Childhood cancer survivors are four times more at risk of late mortatility ― a death occuring more than five years after curing the intial disease ― in adulthood as the general population, even 40 years after diagnosis, according to a new study in medical journal The Lancet.
The study is the first to detail that the primary causes of adult death in survivors are similar to the leading causes of death in the U.S. population, including liver and kidney disease, heart disease, stroke and second cancers.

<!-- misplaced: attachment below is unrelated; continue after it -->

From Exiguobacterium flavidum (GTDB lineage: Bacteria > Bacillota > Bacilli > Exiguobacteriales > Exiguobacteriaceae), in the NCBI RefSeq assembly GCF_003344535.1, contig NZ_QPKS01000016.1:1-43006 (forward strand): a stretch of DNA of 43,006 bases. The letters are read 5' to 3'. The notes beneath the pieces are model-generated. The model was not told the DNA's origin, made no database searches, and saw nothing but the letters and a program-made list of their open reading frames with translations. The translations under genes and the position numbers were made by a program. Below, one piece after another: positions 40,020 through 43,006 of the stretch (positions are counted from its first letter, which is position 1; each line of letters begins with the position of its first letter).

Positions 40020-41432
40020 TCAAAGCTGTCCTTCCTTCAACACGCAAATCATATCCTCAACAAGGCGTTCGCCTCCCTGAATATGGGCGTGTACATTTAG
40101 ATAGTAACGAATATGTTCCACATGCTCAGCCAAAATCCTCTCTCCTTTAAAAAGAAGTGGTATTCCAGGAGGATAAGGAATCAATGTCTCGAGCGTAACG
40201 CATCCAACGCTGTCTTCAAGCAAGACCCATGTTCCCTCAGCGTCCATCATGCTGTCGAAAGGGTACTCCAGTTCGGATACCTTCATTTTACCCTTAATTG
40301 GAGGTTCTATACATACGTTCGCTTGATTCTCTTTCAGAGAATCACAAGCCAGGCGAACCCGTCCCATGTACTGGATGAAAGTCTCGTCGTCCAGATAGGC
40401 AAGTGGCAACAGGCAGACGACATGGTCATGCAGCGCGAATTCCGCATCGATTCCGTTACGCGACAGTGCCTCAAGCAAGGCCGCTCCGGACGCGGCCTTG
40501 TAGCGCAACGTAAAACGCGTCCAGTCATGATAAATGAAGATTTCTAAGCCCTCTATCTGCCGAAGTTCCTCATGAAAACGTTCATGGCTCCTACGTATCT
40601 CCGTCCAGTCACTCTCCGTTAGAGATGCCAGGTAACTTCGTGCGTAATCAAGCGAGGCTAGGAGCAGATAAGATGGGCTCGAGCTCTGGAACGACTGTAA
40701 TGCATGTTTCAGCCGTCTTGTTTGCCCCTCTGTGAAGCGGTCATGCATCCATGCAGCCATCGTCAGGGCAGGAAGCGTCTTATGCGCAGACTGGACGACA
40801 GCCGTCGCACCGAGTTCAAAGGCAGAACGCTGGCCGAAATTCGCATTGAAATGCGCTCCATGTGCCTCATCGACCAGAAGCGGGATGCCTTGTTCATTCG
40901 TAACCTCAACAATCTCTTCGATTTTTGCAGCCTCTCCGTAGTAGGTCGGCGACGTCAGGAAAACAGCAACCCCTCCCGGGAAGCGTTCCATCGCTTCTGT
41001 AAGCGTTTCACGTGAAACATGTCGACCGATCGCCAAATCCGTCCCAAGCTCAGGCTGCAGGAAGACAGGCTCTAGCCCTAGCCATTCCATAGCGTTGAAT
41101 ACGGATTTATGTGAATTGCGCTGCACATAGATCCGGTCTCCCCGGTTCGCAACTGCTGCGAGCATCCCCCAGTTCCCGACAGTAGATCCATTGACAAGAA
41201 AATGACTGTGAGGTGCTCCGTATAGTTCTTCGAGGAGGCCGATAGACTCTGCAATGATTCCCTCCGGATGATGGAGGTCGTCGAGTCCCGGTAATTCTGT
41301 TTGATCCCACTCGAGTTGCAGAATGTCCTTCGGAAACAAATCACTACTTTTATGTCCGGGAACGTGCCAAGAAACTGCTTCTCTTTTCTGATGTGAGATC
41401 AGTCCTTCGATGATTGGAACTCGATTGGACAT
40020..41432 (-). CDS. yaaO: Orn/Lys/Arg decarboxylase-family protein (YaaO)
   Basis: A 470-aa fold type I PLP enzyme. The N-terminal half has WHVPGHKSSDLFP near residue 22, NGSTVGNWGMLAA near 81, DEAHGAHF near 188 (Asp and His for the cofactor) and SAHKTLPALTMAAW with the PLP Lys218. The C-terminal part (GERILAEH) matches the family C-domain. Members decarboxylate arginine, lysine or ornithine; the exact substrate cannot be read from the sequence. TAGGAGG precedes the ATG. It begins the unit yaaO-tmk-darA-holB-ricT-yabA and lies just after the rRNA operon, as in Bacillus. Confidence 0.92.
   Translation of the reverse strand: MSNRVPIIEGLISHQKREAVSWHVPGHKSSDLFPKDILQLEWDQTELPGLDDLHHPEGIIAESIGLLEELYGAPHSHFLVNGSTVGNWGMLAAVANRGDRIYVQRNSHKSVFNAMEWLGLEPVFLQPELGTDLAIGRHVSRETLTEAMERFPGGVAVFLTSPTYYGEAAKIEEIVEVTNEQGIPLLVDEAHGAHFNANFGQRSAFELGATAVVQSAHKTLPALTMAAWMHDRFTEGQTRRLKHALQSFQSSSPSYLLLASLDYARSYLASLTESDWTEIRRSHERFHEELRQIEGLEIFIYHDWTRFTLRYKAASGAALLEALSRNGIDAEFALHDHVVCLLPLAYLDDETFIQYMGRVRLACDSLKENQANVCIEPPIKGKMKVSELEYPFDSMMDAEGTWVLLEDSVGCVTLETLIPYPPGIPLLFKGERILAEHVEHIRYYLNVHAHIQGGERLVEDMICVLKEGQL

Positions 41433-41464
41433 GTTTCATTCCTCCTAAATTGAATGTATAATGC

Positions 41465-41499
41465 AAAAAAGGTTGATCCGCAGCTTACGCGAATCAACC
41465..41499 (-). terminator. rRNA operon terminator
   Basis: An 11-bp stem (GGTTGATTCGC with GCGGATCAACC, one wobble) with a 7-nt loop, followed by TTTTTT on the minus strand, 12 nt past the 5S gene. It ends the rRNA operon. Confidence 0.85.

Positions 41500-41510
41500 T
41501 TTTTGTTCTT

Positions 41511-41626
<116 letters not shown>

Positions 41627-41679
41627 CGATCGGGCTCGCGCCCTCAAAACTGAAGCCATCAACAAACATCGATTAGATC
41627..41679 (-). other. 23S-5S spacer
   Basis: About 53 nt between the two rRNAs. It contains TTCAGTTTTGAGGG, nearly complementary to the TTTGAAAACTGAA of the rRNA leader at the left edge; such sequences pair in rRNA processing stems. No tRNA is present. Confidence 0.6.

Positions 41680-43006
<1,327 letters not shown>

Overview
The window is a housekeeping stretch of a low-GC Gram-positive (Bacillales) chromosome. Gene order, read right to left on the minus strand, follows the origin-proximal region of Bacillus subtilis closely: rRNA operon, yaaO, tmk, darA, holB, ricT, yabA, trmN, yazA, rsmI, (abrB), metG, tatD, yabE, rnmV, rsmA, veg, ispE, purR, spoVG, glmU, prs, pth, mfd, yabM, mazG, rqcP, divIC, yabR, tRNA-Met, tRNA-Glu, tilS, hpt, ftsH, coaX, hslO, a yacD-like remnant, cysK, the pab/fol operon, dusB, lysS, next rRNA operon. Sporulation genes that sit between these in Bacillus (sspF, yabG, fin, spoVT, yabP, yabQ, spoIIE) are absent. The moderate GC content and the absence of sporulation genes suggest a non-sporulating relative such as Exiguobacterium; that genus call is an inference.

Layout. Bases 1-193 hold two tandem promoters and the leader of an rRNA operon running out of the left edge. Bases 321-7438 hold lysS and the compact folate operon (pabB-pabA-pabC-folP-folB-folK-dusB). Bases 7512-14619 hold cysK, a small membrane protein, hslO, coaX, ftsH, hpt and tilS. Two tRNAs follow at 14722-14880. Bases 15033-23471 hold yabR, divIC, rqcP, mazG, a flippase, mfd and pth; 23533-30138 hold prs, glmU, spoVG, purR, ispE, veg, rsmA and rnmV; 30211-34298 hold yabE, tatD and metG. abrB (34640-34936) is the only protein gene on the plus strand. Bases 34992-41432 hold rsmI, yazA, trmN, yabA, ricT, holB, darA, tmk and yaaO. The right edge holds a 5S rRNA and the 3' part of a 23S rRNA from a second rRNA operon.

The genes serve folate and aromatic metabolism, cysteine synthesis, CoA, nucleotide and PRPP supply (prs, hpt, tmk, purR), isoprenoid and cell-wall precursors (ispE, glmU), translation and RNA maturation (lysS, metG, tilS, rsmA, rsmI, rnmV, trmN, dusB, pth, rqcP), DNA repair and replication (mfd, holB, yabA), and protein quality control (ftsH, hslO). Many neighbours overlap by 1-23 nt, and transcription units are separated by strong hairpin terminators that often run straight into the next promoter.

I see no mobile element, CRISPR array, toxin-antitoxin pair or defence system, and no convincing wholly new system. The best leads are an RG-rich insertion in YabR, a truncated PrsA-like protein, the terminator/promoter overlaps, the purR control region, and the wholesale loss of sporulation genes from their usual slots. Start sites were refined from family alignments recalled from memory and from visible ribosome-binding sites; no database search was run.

However, those deaths are more likely to occur at an earlier age in cancer survivors.
The study, published Wednesday and led by researchers at St. Jude Children’s Research Hospital, highlights the lifelong impact of pediatric cancer but also found some causes for hope.
In adulthood, survivors who had fewer heart disease risk factors and maintained a healthy weight, did not drink alcohol excessively, did not smoke and exercised at or above the intensity recommended by the Centers for Disease Control and Prevention had a 20% lower risk of mortality than those survivors following an unhealthy lifestyle.